Thursday, March 15, 2012
Remembering MERP: Middle Earth Roleplaying
Of all the RPGs I've played over the years, one of the most memorable was MERP, Iron Crown's Middle-Earth roleplaying system, based, of course, on Tolkien's Lord of the Rings. Effectively, it was a "rules-lite" version of ICE's flagship Rolemaster system. It capped out at 10th level and had a more limited selection of classes, spell lists, and critical hit charts, all admirably geared towards bringing Tolkien's world to life at the gaming table.
I played the game over a 2-month summer break with three guys I was introduced to at a local game store, one of the few I ever recall being in a shopping mall. Remembering back, it seems more like we played for years than just 8 or 9 weeks, but those of course were the summer days of youth, which we all know work on a wholly different time scale than we experience today as adults. We played enough to max out our characters at 10th level, before Fall and the impending school year split us all up, never to meet again.
In those two months, we had a pretty great campaign, set in the "Fourth Age", some years after the War of the Rings, with the emphasis on clearing up "loose ends" left by the books. We plumbed the desolate ruins of Angmar and Dol Guldur, explored the wastes of Eregion in search of lost Ring-lore, cleared Shelob's growing brood from the tunnels beneath Cirith Ungol, and even delved into the forsaken halls of Mordor on a mapping mission to pave the way for Dwarven recolonization.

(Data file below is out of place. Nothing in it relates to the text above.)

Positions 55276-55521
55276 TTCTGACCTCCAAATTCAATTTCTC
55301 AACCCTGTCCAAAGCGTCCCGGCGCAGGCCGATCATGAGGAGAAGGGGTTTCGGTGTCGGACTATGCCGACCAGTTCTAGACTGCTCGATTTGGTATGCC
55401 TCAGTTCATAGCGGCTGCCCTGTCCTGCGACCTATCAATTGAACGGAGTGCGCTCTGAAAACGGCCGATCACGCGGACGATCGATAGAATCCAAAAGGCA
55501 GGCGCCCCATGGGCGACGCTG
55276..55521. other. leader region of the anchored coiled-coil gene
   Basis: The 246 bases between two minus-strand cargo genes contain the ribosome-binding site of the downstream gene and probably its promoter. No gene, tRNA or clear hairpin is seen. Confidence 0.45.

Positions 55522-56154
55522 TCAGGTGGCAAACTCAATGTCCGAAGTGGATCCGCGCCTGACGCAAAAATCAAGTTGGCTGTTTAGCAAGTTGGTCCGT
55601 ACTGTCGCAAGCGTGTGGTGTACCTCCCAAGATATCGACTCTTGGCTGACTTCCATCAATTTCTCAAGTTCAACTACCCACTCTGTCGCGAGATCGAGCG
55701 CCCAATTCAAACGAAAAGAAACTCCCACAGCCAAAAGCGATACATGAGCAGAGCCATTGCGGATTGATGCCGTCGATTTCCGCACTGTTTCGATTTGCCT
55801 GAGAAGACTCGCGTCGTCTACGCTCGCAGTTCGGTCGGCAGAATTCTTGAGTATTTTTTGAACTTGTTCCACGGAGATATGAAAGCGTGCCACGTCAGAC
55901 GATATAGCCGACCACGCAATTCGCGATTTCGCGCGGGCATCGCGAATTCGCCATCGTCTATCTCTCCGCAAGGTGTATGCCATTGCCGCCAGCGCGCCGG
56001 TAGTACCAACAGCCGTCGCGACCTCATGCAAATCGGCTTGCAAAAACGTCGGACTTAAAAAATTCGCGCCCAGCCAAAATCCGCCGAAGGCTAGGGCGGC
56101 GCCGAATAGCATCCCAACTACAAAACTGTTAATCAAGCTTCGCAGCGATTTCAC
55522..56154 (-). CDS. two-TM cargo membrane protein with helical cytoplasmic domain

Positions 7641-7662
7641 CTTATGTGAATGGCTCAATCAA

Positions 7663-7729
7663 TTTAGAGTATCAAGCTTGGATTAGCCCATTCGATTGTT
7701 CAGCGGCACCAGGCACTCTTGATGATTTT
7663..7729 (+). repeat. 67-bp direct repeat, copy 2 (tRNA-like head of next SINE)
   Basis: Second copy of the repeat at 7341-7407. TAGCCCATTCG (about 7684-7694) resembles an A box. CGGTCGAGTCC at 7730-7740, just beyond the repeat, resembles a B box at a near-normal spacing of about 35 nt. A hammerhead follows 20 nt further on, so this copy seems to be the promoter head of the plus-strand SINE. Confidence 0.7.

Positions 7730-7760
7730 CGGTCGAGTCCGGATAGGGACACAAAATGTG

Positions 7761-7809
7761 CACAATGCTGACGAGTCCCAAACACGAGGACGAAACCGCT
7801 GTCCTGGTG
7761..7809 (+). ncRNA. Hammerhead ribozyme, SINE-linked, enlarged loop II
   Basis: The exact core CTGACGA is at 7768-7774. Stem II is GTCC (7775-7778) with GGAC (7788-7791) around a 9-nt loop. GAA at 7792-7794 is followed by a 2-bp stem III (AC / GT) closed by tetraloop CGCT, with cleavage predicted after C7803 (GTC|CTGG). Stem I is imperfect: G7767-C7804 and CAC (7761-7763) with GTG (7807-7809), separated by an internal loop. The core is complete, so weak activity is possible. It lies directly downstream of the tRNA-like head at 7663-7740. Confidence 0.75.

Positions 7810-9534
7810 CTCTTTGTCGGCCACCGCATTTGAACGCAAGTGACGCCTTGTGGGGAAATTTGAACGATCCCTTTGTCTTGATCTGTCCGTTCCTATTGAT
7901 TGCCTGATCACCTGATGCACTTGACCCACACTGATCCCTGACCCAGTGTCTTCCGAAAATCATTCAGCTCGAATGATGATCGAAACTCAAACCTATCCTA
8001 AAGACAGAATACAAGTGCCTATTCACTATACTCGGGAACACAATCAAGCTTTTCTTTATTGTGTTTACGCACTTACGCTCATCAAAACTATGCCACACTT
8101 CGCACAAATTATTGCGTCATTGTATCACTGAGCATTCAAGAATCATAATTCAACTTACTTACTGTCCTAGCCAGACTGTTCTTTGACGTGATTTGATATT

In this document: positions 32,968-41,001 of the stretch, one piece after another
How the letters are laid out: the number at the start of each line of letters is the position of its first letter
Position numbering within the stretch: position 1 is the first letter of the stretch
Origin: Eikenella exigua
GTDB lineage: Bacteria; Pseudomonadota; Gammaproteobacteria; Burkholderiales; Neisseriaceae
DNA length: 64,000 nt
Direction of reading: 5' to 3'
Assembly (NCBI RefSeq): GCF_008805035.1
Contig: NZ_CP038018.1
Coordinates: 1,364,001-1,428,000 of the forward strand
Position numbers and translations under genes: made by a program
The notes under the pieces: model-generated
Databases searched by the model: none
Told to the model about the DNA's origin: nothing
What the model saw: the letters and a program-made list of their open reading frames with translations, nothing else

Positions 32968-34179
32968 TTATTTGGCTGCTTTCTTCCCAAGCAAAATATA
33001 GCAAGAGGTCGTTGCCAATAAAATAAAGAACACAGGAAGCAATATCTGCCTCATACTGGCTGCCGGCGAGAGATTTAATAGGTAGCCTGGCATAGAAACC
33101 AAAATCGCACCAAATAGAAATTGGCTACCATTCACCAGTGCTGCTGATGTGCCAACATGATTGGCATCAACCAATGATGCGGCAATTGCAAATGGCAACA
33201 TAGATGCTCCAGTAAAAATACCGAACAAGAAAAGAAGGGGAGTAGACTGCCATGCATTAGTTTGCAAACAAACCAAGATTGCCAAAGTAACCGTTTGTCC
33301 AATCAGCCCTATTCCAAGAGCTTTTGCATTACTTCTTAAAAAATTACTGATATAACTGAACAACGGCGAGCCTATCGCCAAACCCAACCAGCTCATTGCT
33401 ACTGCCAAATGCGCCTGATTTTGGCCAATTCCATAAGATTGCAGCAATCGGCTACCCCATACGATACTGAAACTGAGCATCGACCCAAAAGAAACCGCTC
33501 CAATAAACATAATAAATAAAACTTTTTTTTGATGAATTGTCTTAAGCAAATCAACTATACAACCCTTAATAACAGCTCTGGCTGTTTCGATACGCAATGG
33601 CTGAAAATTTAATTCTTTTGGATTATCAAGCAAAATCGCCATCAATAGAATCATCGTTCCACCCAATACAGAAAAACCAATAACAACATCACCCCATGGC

Since there were only three players, the GM allowed us to roll up two characters apiece. I went into it hoping for a sort of Aragorn/Gandalf duo, but the GM had us roll our homelands randomly, and I ended up with two Black Numenoreans! These, of course, were the evil refugees of Tolkien's sunken Atlantis-like island who had given their support to Sauron (like the "Mouth of Sauron" character from the books, for example). It was an interesting challenge; I had no interest in playing villains or anti-heroes in those days, but being "forced" into the role gave the characters a lot more depth, and some interesting dilemmas and prejudices to deal with as they interacted with the other folk of Middle Earth.
Mechanically, the system was easy to run, as I remember it, which was not to be my experience later on with the game it was derived from: Rolemaster, which I found to be a confusing, arcane rule set of nearly endless complexity. Combats were quick and deadly, highly entertaining (with the crit charts frequently dealing out fun stuff like arrows through the eye and severed noses), and the spell system was engaging. Casters had a pool of spell points to draw from (and, hopefully, a couple of magic items to increase that pool of points), and lists of spells. Casters learned new Spell Lists as they advanced, and each level gained also granted more access to the spells in those lists. Most resolution rolls were made with percentile-dice, such as finding traps, sneaking, or fighting, and agile characters had a score that could be subtracted by the enemy's chance to hit. Multiple attacks were available by splitting your percentile chance to-hit in half, for instance, if you had an 80% skill in "broadsword", you could make two attacks at 40% each.
I can't for the life of me remember the name of my sorcerer, but I do remember my warrior quite well: "Gorum the Butcher", as this would also become the name of my long-running online Neverwinter Nights character. Interestingly, one of the core deities of Pathfinder's Golarion setting, the god of War in fact, is named Gorum, and I like to allow myself the conceit that this warrior of mine from the 80's finally achieved apotheosis.